Webbpublicering av elevaktiviteter: en deskriptiv studie av gymnasieelevernas upplevelser
Independent thesis Advanced level (degree of Master (One Year)), 10 credits / 15 HE creditsStudent thesisAlternative title
Web publishing of student activities : a descriptive study on the experiences of high school students (English)
The aim of the present study is to describe the experiences of high school students as regards the effects of their activities, in and out of lessons, being published on the web. In addition, a further purpose is to acquire knowledge about whether a website could be used as means of increasing the students level of attention, and focus, to their activities in school; and, furthermore, how such a website should be designed to correspond with the students requests.
The implemented methods are interviews with students, school administrators and teachers. A survey was conducted covering the student’s personal experiences and opinions. Furthermore, an interface test of the website was performed. Grades and absences from earlier students were also included in the study.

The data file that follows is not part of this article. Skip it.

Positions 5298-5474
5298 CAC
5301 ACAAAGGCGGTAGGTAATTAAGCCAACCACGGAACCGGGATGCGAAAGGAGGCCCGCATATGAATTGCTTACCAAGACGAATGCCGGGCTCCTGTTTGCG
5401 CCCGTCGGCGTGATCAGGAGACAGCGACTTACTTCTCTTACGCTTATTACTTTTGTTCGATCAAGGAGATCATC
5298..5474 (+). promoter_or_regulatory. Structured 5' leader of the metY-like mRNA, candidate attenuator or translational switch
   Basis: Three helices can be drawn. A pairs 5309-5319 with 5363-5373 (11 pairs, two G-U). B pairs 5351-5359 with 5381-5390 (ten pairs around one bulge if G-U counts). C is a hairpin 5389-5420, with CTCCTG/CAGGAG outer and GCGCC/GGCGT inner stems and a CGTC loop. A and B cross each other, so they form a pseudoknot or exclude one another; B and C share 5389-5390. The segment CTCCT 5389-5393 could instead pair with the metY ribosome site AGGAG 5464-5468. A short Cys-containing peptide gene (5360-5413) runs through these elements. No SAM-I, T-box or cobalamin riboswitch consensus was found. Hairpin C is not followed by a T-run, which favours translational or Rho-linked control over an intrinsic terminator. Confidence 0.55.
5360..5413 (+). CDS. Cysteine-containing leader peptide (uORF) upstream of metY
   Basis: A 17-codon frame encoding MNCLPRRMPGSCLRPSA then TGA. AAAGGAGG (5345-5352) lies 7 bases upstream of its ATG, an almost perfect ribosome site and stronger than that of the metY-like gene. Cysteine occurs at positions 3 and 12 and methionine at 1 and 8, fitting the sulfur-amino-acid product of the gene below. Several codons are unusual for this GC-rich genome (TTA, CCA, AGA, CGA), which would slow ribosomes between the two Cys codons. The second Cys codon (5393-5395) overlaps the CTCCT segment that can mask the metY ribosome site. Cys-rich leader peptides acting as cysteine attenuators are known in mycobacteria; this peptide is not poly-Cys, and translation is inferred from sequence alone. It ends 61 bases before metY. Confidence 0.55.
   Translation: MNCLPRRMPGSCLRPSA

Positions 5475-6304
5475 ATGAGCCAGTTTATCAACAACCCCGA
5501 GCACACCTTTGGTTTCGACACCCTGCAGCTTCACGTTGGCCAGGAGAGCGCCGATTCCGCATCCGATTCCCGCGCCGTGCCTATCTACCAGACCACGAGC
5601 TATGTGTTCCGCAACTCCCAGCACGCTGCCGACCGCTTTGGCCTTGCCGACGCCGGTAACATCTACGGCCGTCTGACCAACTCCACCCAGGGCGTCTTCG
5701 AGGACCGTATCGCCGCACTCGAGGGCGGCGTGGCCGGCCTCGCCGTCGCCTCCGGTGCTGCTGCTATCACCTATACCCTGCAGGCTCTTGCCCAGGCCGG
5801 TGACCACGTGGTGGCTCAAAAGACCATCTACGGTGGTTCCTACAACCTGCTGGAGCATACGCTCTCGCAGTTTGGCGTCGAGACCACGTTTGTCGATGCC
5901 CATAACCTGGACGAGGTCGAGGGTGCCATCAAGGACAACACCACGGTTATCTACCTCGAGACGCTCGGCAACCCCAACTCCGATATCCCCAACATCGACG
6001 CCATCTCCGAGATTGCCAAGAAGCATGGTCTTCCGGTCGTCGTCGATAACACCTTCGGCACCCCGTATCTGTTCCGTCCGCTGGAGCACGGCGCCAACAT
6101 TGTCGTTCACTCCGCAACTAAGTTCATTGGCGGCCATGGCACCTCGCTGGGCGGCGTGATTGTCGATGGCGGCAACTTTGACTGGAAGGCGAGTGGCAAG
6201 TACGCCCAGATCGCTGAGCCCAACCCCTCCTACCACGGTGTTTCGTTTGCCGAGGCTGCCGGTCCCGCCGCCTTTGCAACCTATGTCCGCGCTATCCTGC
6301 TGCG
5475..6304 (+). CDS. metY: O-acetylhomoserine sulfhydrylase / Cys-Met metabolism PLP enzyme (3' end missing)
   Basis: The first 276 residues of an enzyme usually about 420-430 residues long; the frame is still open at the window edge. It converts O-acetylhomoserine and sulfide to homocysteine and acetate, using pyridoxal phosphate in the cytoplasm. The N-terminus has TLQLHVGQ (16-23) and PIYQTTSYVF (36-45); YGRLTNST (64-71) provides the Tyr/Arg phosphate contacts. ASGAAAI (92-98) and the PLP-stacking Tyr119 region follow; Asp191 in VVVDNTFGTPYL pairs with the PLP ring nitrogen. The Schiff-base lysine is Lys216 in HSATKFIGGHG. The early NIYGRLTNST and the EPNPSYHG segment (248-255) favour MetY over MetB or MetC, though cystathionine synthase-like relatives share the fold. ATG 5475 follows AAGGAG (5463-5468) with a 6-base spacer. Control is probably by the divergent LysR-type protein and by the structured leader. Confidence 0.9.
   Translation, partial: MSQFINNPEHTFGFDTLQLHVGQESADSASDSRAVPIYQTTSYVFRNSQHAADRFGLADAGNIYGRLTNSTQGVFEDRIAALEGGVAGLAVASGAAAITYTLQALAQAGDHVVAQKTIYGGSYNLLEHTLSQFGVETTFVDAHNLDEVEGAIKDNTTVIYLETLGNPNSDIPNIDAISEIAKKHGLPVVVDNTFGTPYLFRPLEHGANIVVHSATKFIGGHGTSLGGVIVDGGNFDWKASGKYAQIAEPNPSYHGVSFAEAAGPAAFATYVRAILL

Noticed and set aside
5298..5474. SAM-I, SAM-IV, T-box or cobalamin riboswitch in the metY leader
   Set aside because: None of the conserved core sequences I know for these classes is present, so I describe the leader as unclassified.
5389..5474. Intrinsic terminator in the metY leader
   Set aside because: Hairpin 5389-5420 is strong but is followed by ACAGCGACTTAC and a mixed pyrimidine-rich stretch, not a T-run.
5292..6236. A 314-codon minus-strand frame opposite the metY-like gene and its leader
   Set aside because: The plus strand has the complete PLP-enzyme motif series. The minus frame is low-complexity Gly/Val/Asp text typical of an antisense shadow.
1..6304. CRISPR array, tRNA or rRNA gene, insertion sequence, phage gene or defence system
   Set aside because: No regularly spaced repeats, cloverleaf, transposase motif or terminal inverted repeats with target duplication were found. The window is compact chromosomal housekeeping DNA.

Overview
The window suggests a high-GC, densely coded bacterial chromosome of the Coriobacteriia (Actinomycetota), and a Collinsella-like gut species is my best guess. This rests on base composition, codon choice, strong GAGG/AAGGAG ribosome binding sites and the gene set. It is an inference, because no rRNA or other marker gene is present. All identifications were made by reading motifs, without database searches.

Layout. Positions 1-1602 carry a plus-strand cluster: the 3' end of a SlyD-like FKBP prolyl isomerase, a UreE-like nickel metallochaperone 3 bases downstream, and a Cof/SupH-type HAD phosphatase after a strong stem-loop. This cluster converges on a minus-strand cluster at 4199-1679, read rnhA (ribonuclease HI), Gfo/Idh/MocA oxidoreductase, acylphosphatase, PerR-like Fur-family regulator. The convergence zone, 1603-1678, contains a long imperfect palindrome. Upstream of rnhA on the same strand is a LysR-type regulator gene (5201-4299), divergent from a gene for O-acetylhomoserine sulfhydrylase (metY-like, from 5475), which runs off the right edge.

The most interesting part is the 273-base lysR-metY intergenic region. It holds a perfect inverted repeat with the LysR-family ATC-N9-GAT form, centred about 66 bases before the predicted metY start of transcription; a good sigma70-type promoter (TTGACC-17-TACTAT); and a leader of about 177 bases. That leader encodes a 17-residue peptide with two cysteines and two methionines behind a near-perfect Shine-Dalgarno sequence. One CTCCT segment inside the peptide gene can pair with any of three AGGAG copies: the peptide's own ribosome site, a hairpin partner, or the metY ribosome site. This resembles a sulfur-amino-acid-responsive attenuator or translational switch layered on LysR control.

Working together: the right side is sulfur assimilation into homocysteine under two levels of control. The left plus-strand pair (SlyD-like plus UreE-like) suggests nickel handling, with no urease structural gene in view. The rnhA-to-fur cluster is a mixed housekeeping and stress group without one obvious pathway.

According to the interviews the students experienced that they were affected by the increased level of attention but also that their fellow-students were more affected than they were themselves; and, furthermore, higher grades and fewer absences were registered.
The study was conducted at a high school in Stockholm where courses in art and design, with concentrations in industrial design, architecture and urban planning are offered in the Technical Program. Altogether 62 students were included while doing their first year of a total of three years.
Place, publisher, year, edition, pages
2011. , 99 p.
IT, ICT, web-publishing, school, high school students, motivation, achievement, feedback, response, experiences of web publishing, social and cultural education
IdentifiersURN: urn:nbn:se:liu:diva-88184ISRN: LIU-TEMAK/TDK-EX--12/001--SEOAI: oai:DiVA.org:liu-88184DiVA: diva2:602017
Subject / course
Technique Design Communication
UppsokSocial and Behavioural Science, Law